On some BIOS you must have the USB storage device plugged in to see it as a selection in the list of bootable devices.
The non-write ability is an important aspect. Moving from LiveCD to LiveUSB usually adds write ability by default since the installer assumes you want update ability. Maybe a bad assumption?
I have installed Live Linux to the hard drive either alone or dual-boot with Windows. I configured the default to non-persist mode as the original LiveCD versions were. The same could be configured on a LiveUSB install. To update select the persist mode before the default timeout. Keep in mind, updating the installed LiveUSB may be harder than rebuilding the LiveUSB since package managers are geared towards full installs not Live installs. Even if you are compiling from source you may find the install script is not Live friendly.
Support for wireless from Live or distros in general has improved dramatically. I think the popularity of android has caused wifi manufacturers to better support non-Windows OSs.
I use a bootable WinPE3 Windows 7 style DVD that works with all wired/wireless networks.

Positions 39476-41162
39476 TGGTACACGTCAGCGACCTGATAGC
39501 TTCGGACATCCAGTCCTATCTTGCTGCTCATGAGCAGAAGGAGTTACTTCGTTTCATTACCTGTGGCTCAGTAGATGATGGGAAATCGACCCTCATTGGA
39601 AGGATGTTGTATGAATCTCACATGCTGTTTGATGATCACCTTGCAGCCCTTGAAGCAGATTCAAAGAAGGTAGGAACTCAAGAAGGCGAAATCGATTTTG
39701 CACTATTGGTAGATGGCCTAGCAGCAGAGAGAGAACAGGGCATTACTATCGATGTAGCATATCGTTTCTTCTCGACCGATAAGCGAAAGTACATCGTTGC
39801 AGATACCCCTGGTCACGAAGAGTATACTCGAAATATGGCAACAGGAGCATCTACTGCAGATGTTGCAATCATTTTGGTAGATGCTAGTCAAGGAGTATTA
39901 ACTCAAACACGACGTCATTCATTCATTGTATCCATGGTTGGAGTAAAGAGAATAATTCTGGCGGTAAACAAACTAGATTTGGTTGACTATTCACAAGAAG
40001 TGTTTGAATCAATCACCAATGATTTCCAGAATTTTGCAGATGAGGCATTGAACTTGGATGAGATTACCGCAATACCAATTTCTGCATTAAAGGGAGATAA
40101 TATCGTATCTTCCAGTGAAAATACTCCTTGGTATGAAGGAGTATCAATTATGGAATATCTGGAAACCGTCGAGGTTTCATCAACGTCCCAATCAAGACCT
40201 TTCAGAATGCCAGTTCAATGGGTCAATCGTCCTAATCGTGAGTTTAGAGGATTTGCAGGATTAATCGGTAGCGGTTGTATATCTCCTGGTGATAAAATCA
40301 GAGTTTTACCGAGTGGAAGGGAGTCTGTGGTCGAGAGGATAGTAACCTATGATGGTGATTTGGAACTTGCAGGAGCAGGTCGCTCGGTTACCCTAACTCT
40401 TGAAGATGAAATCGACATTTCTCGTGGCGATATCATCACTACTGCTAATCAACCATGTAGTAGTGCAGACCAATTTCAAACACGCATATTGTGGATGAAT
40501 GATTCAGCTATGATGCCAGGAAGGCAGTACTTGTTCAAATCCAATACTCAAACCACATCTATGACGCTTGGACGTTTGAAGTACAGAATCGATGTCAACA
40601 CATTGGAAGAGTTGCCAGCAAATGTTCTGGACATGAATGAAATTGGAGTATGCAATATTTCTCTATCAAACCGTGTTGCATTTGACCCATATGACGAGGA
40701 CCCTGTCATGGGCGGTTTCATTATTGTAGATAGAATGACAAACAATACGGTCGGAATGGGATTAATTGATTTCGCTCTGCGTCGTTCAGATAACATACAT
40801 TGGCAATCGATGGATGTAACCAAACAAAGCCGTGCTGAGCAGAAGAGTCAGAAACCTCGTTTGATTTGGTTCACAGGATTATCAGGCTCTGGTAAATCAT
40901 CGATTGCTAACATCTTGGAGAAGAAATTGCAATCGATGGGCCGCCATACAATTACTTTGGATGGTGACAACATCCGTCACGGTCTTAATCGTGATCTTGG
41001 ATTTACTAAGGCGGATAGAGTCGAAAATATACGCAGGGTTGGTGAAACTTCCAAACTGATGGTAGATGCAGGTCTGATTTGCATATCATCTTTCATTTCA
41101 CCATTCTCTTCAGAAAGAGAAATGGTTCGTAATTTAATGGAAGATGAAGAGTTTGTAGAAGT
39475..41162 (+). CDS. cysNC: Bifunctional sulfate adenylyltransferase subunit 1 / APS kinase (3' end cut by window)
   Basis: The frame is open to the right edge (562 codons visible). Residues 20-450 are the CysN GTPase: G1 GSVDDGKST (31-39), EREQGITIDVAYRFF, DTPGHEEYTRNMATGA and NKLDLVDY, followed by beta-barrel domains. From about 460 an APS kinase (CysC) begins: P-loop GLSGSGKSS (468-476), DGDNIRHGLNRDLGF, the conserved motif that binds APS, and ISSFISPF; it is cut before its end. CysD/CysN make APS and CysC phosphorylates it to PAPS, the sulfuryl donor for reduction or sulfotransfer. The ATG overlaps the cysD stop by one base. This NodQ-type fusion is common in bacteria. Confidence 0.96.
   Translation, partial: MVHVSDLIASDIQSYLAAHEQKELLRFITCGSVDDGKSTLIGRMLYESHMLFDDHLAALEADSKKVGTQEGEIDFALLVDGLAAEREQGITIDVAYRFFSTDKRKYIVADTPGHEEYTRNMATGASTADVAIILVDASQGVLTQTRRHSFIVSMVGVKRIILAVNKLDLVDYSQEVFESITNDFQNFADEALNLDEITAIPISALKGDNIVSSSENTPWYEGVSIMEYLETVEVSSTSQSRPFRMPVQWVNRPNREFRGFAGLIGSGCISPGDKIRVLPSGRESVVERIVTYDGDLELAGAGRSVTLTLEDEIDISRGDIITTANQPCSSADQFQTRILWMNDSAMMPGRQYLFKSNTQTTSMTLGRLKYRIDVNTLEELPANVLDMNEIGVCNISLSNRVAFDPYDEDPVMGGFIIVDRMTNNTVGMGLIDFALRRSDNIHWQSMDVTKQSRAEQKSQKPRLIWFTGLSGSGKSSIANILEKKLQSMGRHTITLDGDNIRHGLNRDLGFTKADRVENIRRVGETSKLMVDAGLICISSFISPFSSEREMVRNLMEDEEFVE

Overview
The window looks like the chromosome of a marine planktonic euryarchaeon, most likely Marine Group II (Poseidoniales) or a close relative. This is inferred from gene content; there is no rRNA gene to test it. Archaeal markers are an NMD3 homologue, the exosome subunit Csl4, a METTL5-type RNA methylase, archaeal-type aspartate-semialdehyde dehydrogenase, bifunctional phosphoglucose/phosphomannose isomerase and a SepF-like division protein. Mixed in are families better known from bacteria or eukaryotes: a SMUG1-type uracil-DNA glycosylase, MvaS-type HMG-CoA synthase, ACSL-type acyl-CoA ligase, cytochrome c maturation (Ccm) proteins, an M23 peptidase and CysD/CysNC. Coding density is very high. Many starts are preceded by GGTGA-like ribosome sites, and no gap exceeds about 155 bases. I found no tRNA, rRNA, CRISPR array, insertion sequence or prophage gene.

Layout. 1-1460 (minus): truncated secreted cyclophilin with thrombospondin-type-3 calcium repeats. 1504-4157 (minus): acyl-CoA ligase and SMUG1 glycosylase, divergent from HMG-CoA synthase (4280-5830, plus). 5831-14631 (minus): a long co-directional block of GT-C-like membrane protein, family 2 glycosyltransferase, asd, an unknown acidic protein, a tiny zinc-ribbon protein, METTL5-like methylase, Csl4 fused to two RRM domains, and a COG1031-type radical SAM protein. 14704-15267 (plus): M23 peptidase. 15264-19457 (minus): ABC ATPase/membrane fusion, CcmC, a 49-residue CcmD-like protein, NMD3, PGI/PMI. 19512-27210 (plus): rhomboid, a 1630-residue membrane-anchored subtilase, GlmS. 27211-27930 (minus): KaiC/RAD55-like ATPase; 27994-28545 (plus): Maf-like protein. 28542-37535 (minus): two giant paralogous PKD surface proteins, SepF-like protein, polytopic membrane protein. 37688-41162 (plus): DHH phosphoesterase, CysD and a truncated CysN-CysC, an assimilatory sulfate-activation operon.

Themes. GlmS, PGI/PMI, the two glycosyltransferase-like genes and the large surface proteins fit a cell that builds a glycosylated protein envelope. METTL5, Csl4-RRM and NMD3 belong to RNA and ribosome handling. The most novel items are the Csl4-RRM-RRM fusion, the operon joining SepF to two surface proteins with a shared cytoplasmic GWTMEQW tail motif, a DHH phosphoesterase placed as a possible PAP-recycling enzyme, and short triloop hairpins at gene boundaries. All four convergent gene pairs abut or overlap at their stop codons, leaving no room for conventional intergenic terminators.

You could also do banking on a third party browser using a encrypted thumb or hard drive like what you can buy from Apricorn
If only Imation hadnt purchased IronKey and ruined that line….they built an amazing product called TrustedAccess that contained a portable virtualbox image that booted to the browser only, and went over their network to only whitelisted banking sites. No duel boot, no need to leave windows, no need to worry about configurations, etc, etc.
I think the original owners of IronKey still own the TrustedAccess product, but I am not sure if it is still being developed. Imagine being handed a secure, encrypted drive that allowed for you to use online banking in just about as secure of an environment as there is, when you opened a new bank account. Truly sad that there isnt a real market for this stuff…..
Anybody have any thoughts on using a separate piece of software such as Trusteer to help mitigate potential account takeover as opposed to devices which may require config most users will not be wiling to deal with.
So, I understand that even doing my banking and other vulnerable stuff by using my ubuntu-partition on my harddisk (I have ubuntu dual booting next to my windows 8.1) still isn’t waterproof, or is it? Should I really erase my ubuntu and go back to using my live cd?
Because users have to reconnect to wireless each time they may be vulnerable to WiFi honeypots like EvilAP or Pineapple wifi router which can be configured to look like a target AP and strip SSL and capture creds and inject code dynamically.
No solution will be 100% but the boot option does make for a harder target. The human side will always be the weakest link.